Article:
Photo by:Eric Peacock
Odd times and ambient groove. Cascading loops and vocal harmonies. Home-made instruments and funk for your butt.

Neon Brown is Seattle's contribution to the proud legacy of bands formed by brothers; including the likes of The Allman Brothers Band, The Brothers Johnson, The Bee Gees, The Doobie Brothers, Michael Jackson, The Righteous Brothers, Hall and Oates and -- of course -- Nelson. Though the Woods Brothers can never hope to be Nelson, they sure are brothers. Their most musical adventure began over seven years ago in the post-prog-neo-jazz-buttrock-fission band 'HeeND'. Over the next five years, they played extensively throughout the Northwest, collecting a small, but loyal audience for their giant catalog of adventurous written material and their often theatrical improv-based shows. HEEnd's last year and a half included a tour of much of the west coast, performances at NXNW '98 and SXSW '99 and a completely sold out five-piece performance at NXNW '99.

In the spring of 2000, the Woods brothers, sans extra band members, recorded a Neon Brown demo documenting a few of their new, loosely-defined compositions as well as a bit of their unusual live-looping technique. This recording of mostly-improvised material landed them their very first live gig: North by Northwest 2000. Since then, they have played in a variety of venues in a variety of towns to an ever-expanding audience. As their newest CD 'Trouble' (2006) clearly attests, Neon Brown is the Woods brothers at their finest. A diverse collection of challenging originals (as well as regular improvisational collaboration with some of the Northwest's finest jam-heads) has continued to stretch and evolve their unique musical voices.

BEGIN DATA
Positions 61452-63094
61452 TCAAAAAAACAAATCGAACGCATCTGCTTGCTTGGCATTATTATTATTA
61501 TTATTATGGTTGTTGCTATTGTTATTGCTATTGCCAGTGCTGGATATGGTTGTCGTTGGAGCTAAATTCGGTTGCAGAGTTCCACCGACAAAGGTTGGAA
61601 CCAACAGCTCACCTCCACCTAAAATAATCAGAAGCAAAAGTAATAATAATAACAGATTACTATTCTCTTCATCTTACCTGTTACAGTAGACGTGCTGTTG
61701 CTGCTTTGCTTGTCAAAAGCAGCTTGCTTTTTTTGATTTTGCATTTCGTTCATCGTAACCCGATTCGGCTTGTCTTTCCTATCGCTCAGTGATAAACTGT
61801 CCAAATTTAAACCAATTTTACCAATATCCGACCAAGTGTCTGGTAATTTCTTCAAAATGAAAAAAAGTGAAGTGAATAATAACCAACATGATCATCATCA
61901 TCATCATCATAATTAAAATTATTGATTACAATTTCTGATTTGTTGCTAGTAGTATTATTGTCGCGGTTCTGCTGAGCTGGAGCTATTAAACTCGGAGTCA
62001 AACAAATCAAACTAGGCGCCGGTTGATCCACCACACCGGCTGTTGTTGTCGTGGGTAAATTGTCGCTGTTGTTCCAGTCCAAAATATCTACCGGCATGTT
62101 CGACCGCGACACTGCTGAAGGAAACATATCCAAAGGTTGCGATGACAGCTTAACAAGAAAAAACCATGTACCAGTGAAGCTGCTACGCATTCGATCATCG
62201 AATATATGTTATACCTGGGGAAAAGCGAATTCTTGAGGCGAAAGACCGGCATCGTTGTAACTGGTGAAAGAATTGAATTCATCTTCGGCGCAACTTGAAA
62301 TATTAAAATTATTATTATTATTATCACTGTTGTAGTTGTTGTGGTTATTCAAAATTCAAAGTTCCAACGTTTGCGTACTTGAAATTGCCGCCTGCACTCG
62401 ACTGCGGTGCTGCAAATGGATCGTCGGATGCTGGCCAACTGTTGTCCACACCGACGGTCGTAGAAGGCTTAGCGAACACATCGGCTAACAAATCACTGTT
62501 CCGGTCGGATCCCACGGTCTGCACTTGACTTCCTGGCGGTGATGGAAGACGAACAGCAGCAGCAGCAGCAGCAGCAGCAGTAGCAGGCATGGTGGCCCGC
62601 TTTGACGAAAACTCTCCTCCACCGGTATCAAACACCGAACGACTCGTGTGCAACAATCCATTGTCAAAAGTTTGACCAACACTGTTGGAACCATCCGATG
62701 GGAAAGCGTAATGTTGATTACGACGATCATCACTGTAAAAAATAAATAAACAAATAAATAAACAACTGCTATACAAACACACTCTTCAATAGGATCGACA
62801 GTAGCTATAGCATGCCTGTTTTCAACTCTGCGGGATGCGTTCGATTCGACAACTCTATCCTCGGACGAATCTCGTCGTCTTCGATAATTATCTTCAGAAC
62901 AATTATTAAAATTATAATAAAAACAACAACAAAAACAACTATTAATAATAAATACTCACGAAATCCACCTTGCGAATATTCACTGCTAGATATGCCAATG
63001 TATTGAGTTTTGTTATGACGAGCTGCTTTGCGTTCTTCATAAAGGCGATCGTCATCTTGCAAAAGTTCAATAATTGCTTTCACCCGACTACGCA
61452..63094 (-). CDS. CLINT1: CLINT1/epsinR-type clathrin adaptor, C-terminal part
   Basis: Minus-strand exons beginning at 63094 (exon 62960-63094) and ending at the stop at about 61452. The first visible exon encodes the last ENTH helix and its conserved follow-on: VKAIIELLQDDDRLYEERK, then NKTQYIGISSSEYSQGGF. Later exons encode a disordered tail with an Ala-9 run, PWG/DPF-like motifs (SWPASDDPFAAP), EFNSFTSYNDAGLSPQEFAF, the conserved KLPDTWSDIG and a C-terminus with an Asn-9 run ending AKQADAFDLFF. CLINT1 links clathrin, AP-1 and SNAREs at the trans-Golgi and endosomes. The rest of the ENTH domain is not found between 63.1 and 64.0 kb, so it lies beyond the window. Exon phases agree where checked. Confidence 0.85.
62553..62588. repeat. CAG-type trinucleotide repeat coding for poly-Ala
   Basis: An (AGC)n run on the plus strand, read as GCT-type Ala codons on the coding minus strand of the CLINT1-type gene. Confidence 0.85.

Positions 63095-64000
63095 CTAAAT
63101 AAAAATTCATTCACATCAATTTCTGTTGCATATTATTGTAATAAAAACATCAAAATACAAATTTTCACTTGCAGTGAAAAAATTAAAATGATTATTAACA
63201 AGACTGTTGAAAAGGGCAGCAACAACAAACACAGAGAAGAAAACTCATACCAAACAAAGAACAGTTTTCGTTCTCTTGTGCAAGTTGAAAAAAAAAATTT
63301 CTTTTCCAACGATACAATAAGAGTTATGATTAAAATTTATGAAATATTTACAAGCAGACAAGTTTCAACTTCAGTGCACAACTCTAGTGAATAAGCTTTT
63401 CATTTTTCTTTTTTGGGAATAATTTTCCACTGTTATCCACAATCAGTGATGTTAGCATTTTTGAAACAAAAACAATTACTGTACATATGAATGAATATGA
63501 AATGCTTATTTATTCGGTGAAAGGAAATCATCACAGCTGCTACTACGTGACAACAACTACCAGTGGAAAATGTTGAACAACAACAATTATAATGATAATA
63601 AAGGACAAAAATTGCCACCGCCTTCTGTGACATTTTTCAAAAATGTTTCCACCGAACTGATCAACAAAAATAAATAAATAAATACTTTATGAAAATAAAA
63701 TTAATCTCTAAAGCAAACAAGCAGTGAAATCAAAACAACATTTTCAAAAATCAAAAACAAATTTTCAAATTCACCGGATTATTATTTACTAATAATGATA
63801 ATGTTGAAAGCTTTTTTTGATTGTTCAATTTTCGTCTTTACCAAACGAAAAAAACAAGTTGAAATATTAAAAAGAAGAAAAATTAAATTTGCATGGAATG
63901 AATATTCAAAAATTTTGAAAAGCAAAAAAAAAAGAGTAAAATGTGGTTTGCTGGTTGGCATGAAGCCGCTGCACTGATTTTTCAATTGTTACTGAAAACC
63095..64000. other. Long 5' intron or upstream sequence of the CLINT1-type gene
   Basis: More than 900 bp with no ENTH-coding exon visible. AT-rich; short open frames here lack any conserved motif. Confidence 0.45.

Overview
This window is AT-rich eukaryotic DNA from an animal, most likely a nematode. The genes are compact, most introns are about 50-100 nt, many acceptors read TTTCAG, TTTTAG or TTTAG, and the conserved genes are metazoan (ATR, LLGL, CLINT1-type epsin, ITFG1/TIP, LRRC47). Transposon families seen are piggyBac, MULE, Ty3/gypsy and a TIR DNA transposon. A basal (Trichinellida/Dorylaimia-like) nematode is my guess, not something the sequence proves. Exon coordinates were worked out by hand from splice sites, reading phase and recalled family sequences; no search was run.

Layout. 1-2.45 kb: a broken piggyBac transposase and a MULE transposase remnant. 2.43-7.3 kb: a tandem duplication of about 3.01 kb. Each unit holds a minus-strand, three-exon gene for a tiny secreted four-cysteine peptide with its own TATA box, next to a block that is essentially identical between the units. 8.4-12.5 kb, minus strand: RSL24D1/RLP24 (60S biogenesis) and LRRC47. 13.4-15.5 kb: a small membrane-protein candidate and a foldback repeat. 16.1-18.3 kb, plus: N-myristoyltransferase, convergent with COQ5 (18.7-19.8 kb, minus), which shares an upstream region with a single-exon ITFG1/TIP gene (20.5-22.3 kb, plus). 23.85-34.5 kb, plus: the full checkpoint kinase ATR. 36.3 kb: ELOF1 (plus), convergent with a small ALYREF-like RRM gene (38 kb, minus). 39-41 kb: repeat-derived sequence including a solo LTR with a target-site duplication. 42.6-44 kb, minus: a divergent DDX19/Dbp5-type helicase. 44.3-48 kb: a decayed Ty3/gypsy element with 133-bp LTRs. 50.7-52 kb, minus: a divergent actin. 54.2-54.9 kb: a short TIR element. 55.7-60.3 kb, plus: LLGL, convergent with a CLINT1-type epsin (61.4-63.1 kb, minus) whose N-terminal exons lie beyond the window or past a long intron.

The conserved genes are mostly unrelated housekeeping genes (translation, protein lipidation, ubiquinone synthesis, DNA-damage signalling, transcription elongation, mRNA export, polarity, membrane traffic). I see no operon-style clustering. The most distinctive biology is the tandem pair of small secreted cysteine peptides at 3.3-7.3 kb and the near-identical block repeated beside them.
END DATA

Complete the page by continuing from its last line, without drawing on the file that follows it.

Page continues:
Andrew's two-handed approach on his nine-string touch-guitar and Adrian's exploration into electro-mechanical sound effects and percussive melody provide loads of rich polymetric texture. Always known for their spontaneous musical wit, Andrew and Adrian are now moving into subtle new dimensions of groove-space, consistently surprising listeners with energy and complexity well beyond the imagined limits of the two-piece format.